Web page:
Thirdly, do you need longer tubes? Depending on the anatomy of the neck, sometimes you need to choose a longer tube. The extension can be on the proximal or distal segment. In an obese neck, we need a proximal extension. In a long thin neck and high tracheostomy, we need distal extension. Some tubes have a flange that can be moved so the proximal extension length can be modified to the patient’s neck thickness.

Easy enough?

Other special features:

Inner cannula: an inner tube or cannula allows the lumen to be easily cleaned regularly. This is important as blood, mucous, and sputum can occlude the lumen easily. Pull it out, wash it out, put it back in. Easy. Note also though that an inner cannula narrows the internal diameter of the tube. The smaller you go, the harder the airflow.

Suction: Some tubes have suction-aid: a small suction hole just above the cuff so that secretions above the cuff can be suctioned. Very useful.

Fenestration: some uncuffed tube provide fenestration opening on the superior surface of the tube. This is useful for vocalization in patients who are tracheostomy dependent. Patients can breathe around and through the tube fenestration to project air into the larynx and oral cavity, and therefore speak.

Materials: most tubes are made of hard plastic. Some are made of flexible silicone to reduce pressure around the neck and trachea. There are even those made of metal for long term tracheostomy dependent patients. Note that different materials will result in different sizes of internal and external diameter of the tube. So a size 8 tube may have different outer diameters based on the materials, which means it may be a little wider and harder to insert.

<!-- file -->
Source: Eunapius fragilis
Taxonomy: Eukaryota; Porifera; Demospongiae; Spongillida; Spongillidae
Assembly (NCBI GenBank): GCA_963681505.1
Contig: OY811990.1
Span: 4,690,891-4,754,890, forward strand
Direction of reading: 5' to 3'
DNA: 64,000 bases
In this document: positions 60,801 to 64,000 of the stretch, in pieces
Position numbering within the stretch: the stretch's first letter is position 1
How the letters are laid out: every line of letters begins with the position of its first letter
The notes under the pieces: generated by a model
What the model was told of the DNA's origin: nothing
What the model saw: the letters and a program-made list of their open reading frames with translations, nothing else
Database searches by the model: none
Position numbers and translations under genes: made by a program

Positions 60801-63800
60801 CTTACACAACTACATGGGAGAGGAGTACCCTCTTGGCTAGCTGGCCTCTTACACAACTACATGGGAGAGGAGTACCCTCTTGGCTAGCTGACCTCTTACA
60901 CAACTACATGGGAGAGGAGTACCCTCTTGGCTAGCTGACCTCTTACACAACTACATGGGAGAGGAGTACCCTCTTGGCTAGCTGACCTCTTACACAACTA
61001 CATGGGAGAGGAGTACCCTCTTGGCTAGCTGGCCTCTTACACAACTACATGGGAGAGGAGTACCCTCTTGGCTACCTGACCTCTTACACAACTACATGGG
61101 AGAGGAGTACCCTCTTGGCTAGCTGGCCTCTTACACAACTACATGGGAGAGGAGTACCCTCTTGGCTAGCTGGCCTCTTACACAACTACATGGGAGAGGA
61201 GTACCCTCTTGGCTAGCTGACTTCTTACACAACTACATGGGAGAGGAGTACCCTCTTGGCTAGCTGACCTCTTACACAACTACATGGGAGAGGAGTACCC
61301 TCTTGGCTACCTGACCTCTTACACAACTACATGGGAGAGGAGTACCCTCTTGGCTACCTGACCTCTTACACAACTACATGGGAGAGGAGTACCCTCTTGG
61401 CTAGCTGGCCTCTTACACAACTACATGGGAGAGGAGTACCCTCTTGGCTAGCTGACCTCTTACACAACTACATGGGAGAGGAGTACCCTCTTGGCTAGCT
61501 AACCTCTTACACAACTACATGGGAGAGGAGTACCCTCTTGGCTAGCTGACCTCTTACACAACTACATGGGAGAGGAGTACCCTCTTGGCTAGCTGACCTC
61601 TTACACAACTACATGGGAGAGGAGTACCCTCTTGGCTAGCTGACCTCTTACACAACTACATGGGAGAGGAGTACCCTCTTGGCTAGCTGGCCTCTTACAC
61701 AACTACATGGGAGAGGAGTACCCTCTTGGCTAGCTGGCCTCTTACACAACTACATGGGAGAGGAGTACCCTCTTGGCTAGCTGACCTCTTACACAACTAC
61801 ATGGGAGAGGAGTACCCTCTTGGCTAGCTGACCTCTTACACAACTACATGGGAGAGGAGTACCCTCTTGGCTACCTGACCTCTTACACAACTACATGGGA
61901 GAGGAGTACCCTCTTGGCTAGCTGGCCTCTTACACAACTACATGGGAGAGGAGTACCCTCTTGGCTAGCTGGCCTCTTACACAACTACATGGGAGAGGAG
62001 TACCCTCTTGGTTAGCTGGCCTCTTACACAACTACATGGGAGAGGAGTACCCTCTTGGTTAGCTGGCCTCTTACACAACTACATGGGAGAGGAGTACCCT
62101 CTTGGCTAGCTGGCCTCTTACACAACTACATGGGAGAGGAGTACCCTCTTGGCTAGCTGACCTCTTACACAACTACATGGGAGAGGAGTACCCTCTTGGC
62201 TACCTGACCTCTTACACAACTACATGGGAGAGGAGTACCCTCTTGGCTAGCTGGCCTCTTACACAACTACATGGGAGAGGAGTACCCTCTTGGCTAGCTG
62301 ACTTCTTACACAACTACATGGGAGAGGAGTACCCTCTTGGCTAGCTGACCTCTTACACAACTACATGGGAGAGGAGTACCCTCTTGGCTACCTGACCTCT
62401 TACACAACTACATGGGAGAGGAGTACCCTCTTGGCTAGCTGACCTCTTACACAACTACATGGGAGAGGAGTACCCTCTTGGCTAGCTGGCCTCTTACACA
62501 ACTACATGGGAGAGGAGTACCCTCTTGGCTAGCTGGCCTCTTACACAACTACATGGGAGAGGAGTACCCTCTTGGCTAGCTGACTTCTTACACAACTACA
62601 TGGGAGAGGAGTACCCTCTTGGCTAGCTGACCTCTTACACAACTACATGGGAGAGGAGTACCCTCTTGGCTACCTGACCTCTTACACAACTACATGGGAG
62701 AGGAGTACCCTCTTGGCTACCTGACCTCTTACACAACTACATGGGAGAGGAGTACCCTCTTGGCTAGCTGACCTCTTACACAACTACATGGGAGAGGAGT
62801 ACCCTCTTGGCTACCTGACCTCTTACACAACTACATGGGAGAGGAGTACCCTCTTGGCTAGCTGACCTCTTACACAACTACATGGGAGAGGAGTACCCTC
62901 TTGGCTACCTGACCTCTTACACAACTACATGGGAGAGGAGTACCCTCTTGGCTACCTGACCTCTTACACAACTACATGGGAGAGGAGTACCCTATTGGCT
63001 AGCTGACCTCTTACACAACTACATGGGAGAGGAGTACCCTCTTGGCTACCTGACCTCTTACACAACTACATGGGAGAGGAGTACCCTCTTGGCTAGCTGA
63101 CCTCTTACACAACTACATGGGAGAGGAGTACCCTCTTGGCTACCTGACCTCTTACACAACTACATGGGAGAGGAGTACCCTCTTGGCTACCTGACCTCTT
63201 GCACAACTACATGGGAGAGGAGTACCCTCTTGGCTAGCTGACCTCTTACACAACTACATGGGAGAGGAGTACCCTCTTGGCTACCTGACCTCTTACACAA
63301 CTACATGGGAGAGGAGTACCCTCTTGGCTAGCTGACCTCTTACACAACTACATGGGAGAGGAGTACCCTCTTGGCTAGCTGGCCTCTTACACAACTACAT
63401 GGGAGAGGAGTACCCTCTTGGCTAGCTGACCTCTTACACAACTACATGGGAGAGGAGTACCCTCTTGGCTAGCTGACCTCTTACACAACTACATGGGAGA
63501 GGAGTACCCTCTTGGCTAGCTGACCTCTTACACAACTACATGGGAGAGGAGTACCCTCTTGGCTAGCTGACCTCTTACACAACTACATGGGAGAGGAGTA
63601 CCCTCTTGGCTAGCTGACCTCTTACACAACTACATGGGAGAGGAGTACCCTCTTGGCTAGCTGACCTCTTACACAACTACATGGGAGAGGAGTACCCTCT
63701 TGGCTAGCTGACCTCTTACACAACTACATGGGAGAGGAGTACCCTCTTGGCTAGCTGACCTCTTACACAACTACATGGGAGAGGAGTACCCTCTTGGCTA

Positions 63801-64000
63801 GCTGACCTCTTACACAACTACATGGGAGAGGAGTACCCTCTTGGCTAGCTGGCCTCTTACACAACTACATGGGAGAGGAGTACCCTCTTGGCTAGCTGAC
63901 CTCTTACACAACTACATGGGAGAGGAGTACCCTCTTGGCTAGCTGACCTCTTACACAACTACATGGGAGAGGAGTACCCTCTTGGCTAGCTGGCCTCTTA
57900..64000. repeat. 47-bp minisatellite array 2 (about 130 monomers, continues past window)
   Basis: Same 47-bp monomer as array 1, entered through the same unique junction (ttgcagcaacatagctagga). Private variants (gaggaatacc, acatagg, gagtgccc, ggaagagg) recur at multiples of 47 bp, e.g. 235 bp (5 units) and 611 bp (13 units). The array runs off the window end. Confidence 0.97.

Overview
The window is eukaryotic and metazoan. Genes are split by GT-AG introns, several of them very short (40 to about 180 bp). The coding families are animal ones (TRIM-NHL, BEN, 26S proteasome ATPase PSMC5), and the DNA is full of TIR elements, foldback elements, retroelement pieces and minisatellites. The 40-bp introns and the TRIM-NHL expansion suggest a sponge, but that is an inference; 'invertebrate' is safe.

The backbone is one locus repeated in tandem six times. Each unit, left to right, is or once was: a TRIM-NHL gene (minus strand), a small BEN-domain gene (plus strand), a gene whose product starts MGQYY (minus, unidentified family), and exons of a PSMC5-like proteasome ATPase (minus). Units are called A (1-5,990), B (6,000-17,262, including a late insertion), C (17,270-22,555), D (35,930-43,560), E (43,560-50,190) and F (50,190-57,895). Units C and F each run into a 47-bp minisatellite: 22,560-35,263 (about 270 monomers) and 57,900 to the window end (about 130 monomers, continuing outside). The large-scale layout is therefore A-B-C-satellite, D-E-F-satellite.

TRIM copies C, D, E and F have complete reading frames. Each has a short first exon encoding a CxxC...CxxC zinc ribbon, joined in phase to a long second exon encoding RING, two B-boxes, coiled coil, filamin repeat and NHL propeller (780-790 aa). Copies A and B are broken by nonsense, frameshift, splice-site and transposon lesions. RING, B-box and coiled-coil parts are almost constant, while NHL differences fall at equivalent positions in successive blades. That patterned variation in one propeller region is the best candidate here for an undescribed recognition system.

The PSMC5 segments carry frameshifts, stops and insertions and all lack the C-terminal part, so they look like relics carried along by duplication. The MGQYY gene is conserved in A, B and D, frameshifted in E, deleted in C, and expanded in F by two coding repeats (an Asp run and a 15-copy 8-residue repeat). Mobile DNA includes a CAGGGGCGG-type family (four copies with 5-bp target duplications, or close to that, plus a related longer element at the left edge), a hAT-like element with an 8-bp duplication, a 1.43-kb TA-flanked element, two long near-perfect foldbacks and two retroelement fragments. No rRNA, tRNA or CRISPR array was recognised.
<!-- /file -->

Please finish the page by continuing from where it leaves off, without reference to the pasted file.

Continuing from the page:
Tracheostomy care in the first few days

I tell my residents that there are 3 significant potential complications within the first few days of tracheostomy: tube dislodgement, tube occlusion and bleeding. Tracheostomy tube care is critical in the first few days. Positioning of the neck and the tube is important, particularly as patients are being rolled or moved in bed. If the tube is not stitched to skin, a firm tape around the neck is essential. Sometimes firm padding around the flange is helpful. Humidification is important as the humidifying properties of the nose is bypassed in patients with tracheostomy. Humidification prevents dried mucous to become an obstructing plug in and around the tube. The use of inner cannula is recommended and the inner cannula should be washed and cleaned several times a day to prevent crusting and occlusion. Regular suctioning transorally above the cuff and through the tube under the cuff is necessary to prevent excessive secretions from seeping down into the lower airway and interfering with ventilation. Most newly tracheostomised patients are not able to swallow well or clear secretions with the tube in situ. Remember that patients are not able to produce an effective cough with tracheostomy tube in situ. Suctioning takes over the toileting properties of a cough. It is normal for small amounts of blood and mucous to be expressed around the stoma and during suctioning. Simple packing with gauze and suctioning usually resolve most problems.

What about tube dislodgement or excessive bleeding? What about change of tracheostomies? We’ll talk about that in Part 2: Problems.